also a point of discussion. It is suggested that there is no loss of genetic
yield potential with the glyphosate-tolerant soybean varieties (Harper,
1997) yet farmer complaints from 1996 experiences were in evidence. Further
investigation suggests that many of the reported "low" yields were
attributable to delayed glyphosate applications resulting in weed
interference. As with all postemergence herbicide systems, management skills
are important. The understanding of crop/weed interaction, the impact of the
environment on plant development, and the implications of weed populations
on potential crop loss are critically important for maximizing yield
potential; these are not simple strategies!
One of criticisms about weed management programs based on a single herbicide

is the potential for select resistant weed populations (Duke et al., 1991).
Monsanto has suggested that due to the mechanism of action, weed resistance
will not occur (Anon., 1997). Weed scientist have cautioned that regardless
of whether or not resistance in weeds does develop, population shifts to
weeds that are more tolerant to a particular herbicide or "avoid" the
strategy are likely (Holt, 1994).

Experiences in Iowa during 1997 suggest that these population shifts can
occur rapidly. Common waterhemp (Amaranthus rudis) populations demonstrate
delayed germination and have "avoided" planned glyphosate applications.
Velvetleaf (Abutilon theophrasti) demonstrates greater tolerance to
glyphosate and farmers are reporting problems controlling this weed with the
rates of glyphosate for which they are willing to pay.

Farmers have extremely high expectations for weed control resulting from the
herbicide tolerant crop systems. Importantly, the use of herbicide tolerant
crops and appropriate herbicides is perceived to require lower management
than conventional weed management strategies. Evidence suggests this is not
the case.

Proponents suggest that there will be increased use of alternative
management strategies as a result of the herbicide tolerant crop systems.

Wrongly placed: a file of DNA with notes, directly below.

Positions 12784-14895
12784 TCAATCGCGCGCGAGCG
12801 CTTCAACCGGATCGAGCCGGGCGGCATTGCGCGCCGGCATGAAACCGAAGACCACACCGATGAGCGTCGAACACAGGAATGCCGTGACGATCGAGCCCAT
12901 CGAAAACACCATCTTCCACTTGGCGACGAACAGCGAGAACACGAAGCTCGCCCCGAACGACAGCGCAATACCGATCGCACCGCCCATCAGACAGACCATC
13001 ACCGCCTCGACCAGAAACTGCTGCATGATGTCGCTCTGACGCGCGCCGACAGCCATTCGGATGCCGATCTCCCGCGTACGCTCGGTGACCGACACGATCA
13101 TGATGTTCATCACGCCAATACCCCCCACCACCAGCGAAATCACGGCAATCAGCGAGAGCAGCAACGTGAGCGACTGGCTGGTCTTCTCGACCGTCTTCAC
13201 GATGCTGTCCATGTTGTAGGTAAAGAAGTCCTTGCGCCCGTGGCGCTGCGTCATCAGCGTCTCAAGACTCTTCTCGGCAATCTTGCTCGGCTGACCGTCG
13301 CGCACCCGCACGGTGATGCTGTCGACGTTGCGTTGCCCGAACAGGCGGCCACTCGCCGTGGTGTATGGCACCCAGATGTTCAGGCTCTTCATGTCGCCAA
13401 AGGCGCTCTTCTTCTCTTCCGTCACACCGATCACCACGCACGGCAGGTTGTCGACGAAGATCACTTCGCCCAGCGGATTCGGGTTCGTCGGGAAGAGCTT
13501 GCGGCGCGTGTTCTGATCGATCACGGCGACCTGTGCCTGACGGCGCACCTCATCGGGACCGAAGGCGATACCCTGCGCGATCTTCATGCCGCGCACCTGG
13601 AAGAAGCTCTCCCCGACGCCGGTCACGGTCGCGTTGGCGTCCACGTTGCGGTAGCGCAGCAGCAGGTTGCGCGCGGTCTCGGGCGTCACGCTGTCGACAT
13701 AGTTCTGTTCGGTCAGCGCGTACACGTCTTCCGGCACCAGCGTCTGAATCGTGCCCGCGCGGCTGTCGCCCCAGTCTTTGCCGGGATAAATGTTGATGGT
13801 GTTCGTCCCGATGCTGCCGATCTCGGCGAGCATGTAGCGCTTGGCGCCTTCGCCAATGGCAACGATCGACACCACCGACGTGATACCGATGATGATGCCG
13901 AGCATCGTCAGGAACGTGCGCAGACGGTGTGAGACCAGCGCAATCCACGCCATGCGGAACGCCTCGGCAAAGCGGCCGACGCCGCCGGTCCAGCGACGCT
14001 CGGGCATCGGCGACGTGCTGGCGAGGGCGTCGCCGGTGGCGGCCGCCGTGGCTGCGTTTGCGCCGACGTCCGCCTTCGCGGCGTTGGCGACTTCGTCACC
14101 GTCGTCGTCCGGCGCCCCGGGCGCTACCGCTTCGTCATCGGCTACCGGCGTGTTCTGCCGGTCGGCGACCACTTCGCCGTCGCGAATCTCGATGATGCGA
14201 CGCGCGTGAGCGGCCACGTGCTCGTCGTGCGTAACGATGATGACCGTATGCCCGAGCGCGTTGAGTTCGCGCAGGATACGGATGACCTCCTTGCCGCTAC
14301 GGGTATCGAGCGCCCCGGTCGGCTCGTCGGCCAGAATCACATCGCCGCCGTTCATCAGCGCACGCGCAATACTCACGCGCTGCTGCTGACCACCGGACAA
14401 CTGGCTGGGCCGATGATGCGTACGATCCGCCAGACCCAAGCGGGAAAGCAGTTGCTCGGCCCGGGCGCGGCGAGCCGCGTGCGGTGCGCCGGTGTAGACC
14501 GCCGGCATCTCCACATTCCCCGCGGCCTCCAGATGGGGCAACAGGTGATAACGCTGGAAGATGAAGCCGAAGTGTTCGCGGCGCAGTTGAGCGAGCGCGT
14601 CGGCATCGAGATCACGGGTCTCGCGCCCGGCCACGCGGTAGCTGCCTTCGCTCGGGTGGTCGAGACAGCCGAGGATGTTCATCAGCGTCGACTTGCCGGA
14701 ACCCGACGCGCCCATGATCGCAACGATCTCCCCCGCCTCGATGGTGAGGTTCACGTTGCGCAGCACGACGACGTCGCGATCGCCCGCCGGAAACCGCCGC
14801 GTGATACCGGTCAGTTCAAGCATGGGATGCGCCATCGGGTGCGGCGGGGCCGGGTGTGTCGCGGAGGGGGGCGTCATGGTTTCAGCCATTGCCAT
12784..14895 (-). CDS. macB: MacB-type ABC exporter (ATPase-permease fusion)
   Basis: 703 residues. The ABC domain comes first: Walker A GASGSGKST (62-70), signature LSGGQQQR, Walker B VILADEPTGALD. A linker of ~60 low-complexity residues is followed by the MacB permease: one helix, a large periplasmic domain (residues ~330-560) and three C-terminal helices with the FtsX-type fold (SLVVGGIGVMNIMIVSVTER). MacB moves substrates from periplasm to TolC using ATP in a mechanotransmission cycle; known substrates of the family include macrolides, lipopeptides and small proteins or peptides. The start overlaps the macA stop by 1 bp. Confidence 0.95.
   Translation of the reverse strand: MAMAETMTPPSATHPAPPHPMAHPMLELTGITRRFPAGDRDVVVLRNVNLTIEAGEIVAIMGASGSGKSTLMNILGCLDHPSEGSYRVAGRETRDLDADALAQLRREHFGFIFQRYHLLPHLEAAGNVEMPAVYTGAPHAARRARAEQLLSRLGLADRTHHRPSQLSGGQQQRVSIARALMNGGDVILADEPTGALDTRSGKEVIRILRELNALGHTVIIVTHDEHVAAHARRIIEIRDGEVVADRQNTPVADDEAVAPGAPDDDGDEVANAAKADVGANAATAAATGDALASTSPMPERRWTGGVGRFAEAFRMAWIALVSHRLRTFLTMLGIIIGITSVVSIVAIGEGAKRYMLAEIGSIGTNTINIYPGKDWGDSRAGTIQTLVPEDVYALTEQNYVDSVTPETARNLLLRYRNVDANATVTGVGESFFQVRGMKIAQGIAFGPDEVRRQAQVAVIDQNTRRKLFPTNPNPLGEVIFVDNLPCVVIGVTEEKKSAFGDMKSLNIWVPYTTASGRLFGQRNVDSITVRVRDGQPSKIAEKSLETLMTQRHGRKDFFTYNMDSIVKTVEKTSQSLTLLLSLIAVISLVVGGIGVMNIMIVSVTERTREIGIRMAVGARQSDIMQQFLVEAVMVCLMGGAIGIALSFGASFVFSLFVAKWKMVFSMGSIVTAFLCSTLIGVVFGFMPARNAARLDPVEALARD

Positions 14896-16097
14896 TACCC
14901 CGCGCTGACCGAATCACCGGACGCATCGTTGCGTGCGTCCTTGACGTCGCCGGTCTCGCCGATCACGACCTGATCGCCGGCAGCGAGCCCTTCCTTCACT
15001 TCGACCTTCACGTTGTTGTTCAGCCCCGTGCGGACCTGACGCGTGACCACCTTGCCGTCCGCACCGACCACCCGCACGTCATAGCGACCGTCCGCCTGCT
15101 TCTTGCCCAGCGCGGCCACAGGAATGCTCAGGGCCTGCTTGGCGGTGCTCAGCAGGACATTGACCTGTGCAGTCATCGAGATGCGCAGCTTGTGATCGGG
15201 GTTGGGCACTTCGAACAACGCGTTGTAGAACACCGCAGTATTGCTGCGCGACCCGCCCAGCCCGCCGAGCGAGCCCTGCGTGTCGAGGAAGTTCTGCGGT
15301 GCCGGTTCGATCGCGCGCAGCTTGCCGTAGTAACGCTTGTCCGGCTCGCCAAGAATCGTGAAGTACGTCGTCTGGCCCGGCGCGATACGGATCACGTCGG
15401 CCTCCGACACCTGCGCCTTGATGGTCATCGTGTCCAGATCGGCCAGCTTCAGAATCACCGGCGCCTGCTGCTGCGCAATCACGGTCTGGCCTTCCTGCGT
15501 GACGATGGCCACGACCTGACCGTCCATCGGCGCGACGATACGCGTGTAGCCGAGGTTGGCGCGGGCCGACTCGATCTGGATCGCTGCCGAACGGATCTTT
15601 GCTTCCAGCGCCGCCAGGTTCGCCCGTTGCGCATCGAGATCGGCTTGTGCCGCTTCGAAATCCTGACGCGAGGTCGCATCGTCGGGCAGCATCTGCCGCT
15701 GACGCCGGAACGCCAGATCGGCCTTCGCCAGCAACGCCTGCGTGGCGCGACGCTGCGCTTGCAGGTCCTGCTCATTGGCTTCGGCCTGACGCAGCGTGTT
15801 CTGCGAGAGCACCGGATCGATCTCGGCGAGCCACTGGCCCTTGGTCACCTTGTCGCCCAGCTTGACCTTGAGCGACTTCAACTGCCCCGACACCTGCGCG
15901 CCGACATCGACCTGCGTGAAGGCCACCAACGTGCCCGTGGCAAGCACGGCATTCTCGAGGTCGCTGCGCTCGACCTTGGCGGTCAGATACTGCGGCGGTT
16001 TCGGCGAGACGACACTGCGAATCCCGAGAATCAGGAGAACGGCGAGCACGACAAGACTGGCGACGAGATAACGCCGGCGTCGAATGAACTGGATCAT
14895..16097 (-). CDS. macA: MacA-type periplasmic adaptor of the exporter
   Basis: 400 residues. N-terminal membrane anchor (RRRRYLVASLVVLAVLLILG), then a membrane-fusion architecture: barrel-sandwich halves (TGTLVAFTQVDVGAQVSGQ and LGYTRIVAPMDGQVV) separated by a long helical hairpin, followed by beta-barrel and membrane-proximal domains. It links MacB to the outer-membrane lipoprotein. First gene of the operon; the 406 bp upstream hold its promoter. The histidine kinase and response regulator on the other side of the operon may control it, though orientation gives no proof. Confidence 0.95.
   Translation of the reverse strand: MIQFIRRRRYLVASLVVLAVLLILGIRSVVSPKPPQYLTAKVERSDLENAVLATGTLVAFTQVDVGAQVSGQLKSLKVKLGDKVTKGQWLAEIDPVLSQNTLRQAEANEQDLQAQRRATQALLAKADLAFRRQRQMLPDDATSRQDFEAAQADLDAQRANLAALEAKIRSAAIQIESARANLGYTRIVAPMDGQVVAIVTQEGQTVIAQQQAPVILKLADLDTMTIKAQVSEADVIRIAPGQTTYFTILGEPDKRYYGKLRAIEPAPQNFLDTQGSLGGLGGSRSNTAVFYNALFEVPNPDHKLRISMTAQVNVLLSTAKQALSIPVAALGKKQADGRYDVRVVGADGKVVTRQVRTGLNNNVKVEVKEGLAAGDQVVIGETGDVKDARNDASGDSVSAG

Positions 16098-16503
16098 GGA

However, given farmer expectations and marketing strategies, it is unlikely
that alternative strategies will be used, and in fact, a greater reliance
placed upon herbicides for weed control. When considered objectively, the
use of herbicide tolerant crops as a weed management strategy does not
differ greatly from current strategies.


Here is an additional comment (17 March 1999) on the Roundup Ready situation
in the US from independent agronomist Dr Charles Benbrook who is author of
the book "Pest
Management at the Crossroads," 1996 and and who is the former Executive
Director of the Board on Agriculture for the US
National Academy of Sciences:

"......Every independent set of data, recent analysis of RR beans I have
seen reaches the same conclusion; the technology increases costs somewhat,
but imposes a "price" farmers are willing to pay for the
simplicity/robustness of the weed management system.  Oplinger et al. end
their paper saying: "It is anticipated that soybean growers will continue
to increase acres planted to RR varieties and will sacrifice yield for ease
weed control."  They will also sacrifice some net income per acre.

This is a perfectly rational reason for farmers to adopt the technology;
weed management is probably the number one management challenge all soybean
farmers face.

Monsanto should not be ashamed to cite these reasons in
explaining why the technology is being adopted.  But Monsanto needs to drop
the "feeding the world", "lowering costs", "lowering pesticide use" claims
because they do not hold water and will undermine, further, the reputation
of the corporation, and in so doing feed the already considerable cynicism
abroad about the trustworthiness of this company.....

.....As weed shifts continue in areas planted heavily to RR beans, and as
resistance spreads to additional weed species (the first signs of tolerant
weeds are
appearing in several states), farmers will have to increase rates of Roundup
applications and
intensify use of other active ingredients, to fill gaps in control.  Costs
will rise, the income squeeze will get even worse.

Contrary to a Monsanto scientist's claim on the NPR piece, Roundup
does not kill everything green except for transgenic crop varieties.  If
that were the case, most farmers using RR systems would not be applying at
least 2, and on many farms, three additional active ingredients."

Charles Benbrook                         208-263-5236 (voice)
Benbrook Consulting Services             208-263-7342  (fax)
5085 Upper Pack River Road        [e-mail]
Sandpoint, Idaho  83864                 

Benbrook Consulting Services (BCS) provides a public service to those
working to
advance the sciences and art of  biointensive Integrated Pest Management.

Dr. Charles M. Benbrook is a consultant working on environmental, food
safety and pest management issues.